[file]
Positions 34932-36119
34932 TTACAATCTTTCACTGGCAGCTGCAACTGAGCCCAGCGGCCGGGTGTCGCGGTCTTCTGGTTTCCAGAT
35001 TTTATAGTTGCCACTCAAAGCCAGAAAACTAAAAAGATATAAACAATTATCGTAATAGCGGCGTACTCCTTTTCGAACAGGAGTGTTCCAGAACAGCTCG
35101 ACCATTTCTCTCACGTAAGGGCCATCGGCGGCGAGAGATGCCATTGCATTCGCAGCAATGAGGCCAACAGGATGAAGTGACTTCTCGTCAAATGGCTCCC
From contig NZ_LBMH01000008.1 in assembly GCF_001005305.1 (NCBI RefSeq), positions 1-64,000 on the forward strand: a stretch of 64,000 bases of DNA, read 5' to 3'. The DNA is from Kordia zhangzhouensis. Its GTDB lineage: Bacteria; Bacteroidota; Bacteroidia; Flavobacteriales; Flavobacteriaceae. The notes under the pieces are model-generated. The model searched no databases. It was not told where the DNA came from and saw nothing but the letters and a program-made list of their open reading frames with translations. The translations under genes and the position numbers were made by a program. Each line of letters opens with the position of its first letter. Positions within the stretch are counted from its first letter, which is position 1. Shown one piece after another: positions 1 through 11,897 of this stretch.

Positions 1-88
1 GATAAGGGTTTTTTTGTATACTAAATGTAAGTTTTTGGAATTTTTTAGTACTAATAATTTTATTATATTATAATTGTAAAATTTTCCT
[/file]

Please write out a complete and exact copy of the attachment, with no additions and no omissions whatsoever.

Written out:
Positions 34932-36119
34932 TTACAATCTTTCACTGGCAGCTGCAACTGAGCCCAGCGGCCGGGTGTCGCGGTCTTCTGGTTTCCAGAT
35001 TTTATAGTTGCCACTCAAAGCCAGAAAACTAAAAAGATATAAACAATTATCGTAATAGCGGCGTACTCCTTTTCGAACAGGAGTGTTCCAGAACAGCTCG
35101 ACCATTTCTCTCACGTAAGGGCCATCGGCGGCGAGAGATGCCATTGCATTCGCAGCAATGAGGCCAACAGGATGAAGTGACTTCTCGTCAAATGGCTCCC
From contig NZ_LBMH01000008.1 in assembly GCF_001005305.1 (NCBI RefSeq), positions 1-64,000 on the forward strand: a stretch of 64,000 bases of DNA, read 5' to 3'. The DNA is from Kordia zhangzhouensis. Its GTDB lineage: Bacteria; Bacteroidota; Bacteroidia; Flavobacteriales; Flavobacteriaceae. The notes under the pieces are model-generated. The model searched no databases. It was not told where the DNA came from and saw nothing but the letters and a program-made list of their open reading frames with translations. The translations under genes and the position numbers were made by a program. Each line of letters opens with the position of its first letter. Positions within the stretch are counted from its first letter, which is position 1. Shown one piece after another: positions 1 through 11,897 of this stretch.

Positions 1-88
1 GATAAGGGTTTTTTTGTATACTAAATGTAAGTTTTTGGAATTTTTTAGTACTAATAATTTTATTATATTATAATTGTAAAATTTTCCT